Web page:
What Actually Happens When You Skip a Period With Birth Control?

Where does the blood go? Experts explain.

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Is it just me, or is it a little off-putting to use birth control to skip your period? Isn't it natural to bleed? And where does that blood go if it doesn't come out?

People who menstruate often wish they could reschedule their period. It's a plea probably as old as menstruation itself—and one that's all too familiar to Maria Sophocles, MD, medical director of Women's Healthcare of Princeton in New Jersey.

"It's not always fun to have a period and be traveling, or having an 80-hour workweek, or being a professional athlete, or even being regularly sexually active," Dr. Sophocles said.

Wanting your flow to show up any other time has inspired plenty of monthly bleeders to hack their packs by skipping the seven days of placebo pills. That's the appeal of a birth control pill like Seasonale, which postpones menstruation so it only happens every three months. It's also why birth control manufacturers continue to innovate: There's a pill called Amethyst (among other generic names) that delivers active hormones every damn day, stopping periods for an entire blissful, cramp-free year.

But as dreamy as that sounds, is it safe to use these so-called extended or continuous oral contraceptives? Didn't nature give us periods for a reason?

It turns out there was never a health-related reason for women on the pill to even have a monthly bleed. Birth control researcher Elizabeth Micks, MD, an assistant professor at UW Medicine and the director of research in the division of family planning, explained that there's absolutely no safety or medical difference between taking a birth control break every 21 days to get your period or sticking with it every day so you skip your period entirely.

Back when the pill was first invented, "the belief at the time was that women needed to be able to have a regular cycle to feel healthy," Dr. Micks said. "It is my understanding that the pill was never developed [cyclically] for health reasons, but because it would be more acceptable to women and their partners, which is, I think, something people don't realize." In fact, the pill could have been created right off the bat to make you bleed "once a week, once a year, or anything in between," Dr. Micks added.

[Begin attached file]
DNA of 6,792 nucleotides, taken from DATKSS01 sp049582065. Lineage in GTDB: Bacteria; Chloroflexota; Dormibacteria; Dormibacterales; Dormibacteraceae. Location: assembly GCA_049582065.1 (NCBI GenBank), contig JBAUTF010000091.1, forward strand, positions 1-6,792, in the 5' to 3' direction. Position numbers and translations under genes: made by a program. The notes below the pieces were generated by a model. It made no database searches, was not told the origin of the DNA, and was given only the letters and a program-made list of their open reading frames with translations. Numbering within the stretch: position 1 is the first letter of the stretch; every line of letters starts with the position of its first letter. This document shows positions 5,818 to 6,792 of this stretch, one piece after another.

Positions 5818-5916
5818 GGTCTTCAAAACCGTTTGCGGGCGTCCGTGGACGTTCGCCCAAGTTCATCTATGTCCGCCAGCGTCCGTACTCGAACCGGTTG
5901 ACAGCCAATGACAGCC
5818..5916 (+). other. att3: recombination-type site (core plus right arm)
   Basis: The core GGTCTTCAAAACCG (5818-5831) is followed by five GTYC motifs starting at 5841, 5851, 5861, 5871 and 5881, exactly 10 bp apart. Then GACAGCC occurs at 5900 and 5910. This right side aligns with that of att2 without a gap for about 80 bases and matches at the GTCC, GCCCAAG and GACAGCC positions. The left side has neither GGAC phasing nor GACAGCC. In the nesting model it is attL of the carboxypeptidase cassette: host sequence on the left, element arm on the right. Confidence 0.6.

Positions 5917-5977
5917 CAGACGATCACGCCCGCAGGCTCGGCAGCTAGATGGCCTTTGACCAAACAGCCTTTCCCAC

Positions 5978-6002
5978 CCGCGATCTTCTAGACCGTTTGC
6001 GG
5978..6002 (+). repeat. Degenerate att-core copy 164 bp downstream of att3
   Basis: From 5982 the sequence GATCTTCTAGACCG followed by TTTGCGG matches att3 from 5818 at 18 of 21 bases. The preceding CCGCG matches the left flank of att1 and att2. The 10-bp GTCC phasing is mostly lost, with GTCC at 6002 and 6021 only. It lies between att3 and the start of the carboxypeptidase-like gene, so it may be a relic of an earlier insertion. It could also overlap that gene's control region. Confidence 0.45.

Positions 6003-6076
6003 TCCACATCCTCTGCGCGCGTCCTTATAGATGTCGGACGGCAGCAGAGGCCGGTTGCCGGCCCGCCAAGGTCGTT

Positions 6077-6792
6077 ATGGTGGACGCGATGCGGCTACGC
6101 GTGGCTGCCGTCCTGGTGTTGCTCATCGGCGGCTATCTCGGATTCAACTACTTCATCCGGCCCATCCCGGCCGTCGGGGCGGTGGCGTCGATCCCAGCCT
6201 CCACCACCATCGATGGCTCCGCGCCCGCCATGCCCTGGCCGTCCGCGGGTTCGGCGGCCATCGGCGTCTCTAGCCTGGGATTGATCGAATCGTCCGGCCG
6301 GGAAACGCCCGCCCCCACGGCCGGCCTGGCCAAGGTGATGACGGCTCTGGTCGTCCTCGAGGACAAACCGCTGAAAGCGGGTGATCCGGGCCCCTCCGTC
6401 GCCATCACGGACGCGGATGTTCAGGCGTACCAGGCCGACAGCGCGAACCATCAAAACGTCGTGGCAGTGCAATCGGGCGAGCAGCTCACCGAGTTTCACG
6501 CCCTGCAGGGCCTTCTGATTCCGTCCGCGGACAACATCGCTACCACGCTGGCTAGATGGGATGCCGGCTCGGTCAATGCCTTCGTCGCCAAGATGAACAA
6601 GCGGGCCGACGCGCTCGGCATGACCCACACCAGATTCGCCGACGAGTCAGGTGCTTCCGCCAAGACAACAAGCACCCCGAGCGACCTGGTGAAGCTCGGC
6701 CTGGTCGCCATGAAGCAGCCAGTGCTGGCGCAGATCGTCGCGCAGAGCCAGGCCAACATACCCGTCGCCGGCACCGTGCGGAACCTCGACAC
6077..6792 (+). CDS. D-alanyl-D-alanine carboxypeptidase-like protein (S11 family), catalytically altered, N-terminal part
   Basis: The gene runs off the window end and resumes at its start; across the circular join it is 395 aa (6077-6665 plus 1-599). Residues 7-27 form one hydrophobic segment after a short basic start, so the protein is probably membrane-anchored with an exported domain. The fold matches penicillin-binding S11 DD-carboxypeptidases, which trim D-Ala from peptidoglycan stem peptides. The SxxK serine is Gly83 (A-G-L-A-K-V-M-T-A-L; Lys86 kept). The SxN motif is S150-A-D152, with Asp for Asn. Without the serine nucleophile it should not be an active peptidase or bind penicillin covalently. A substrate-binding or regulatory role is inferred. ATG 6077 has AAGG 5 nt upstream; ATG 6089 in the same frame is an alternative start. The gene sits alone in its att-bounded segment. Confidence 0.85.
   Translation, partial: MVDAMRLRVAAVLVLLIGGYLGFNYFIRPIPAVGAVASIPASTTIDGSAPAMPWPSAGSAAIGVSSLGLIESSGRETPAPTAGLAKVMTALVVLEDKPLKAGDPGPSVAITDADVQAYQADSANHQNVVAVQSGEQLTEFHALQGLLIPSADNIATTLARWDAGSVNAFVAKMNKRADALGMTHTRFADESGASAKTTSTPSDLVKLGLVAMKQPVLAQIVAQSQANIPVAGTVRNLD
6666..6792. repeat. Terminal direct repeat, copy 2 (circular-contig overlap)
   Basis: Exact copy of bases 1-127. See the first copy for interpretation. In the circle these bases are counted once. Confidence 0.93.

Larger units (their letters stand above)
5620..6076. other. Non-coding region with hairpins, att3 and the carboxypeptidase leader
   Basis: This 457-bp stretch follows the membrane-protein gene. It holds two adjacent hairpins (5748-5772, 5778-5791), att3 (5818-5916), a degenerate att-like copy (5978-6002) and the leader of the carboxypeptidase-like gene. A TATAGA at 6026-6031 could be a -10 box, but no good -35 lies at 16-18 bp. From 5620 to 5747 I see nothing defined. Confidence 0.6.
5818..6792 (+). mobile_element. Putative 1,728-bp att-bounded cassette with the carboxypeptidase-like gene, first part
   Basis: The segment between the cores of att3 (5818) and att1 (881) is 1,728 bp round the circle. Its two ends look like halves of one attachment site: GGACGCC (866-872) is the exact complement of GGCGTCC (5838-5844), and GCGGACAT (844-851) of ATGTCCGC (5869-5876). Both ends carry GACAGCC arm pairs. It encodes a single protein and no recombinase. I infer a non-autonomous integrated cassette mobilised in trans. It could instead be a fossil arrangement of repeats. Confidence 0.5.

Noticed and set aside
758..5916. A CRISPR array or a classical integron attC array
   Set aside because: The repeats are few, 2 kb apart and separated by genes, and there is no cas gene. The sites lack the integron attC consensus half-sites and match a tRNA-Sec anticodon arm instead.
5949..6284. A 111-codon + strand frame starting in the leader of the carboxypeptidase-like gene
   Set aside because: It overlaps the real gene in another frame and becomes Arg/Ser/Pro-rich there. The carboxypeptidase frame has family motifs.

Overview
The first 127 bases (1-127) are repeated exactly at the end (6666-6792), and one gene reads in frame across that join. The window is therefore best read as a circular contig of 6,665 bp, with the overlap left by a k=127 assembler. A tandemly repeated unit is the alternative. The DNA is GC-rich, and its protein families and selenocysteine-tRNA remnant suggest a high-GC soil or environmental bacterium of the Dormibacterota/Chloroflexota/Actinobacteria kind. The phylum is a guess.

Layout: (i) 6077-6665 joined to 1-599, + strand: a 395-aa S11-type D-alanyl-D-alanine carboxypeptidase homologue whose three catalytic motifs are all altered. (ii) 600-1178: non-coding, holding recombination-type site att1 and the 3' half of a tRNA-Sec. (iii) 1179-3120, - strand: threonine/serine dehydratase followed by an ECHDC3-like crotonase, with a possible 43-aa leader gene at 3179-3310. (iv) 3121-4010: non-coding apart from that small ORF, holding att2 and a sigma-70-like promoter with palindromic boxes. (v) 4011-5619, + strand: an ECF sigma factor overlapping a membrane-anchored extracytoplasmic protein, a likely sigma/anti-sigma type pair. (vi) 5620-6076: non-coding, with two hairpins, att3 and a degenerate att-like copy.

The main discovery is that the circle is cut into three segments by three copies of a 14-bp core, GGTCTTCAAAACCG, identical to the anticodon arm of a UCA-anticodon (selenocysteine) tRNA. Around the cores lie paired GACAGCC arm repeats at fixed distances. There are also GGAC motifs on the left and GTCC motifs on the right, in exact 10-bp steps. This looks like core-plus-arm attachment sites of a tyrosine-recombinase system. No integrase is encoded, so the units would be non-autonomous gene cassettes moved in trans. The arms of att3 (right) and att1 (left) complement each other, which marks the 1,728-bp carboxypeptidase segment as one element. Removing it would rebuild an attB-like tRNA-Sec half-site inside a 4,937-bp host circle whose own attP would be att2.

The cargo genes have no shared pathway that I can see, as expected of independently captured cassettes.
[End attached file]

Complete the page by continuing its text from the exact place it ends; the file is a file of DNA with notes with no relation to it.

When you take that traditional seven-day break from hormones on the pill, you're not really getting your period because you're not ovulating. Instead, you're having what's called a "withdrawal bleed" triggered by that brief hormone-free pause. Sure, birth control manufacturers may have thought this bleed would make the pill feel more natural. But it's not actually a natural (or necessary) thing, Dr. Sophocles pointed out.

So, does this mean that pill-regulated periods could have been choose-your-own-adventure this whole time? It's definitely frustrating when you take into consideration that "unfavorable or unsatisfactory" bleeding patterns are major reasons women ditch their birth control, according to Dr. Sophocles.

However, birth control is moving in this direction, Dr. Sophocles said. Healthcare providers are increasingly focusing on what their patients really want out of their oral contraception—whether it's fewer periods, more flexible bleeding patterns, or just solid pregnancy prevention. That last one is a big deal. Since no hormonal method is 100% effective, getting your period once a month is the reassurance many women are glad to have so they know they didn't accidentally conceive.

By continuing your pill pack and skipping that monthly bleed, "you may not be sure if you're pregnant or not, which is kind of an anxiety-provoking way to exist," Dr. Sophocles said. If you're the kind of person who needs that reassurance, a continuous or extended-use birth control may not be for you, Dr. Sophocles added.

Okay—so what about the blood you might imagine is pooling up inside you? Dr. Micks said that's actually not happening. The synthetic hormone progestin in the birth control pill prevents the buildup of blood. "This keeps the uterine lining very thin," Dr. Micks explained. When the placebo pills roll around, "there's really nothing that needs to be shed because you've been on progestin the whole cycle."

Skipping this manmade withdrawal bleed might also be good for some women. Extended and continuous birth control methods have long been used to treat issues like heavy periods (as noted in a May 2021 study published in The European Journal of Contraception & Reproductive Health Care), menstrual migraines, and endometriosis.

If you do decide to try an extended or continuous method, know you might experience some spotting, also known as breakthrough bleeding, until your body settles into this new routine. Of course, if a cyclic method with a regular bleed still sounds best to you, that's totally okay too. "It's really nice to have options," Dr. Micks said.

Overall, if reading this has convinced you to set your own period schedule, talk to your ob-gyn about the best hormonal birth control method for you and which ones might give you your ideal bleeding pattern—and fewer worries about your body.

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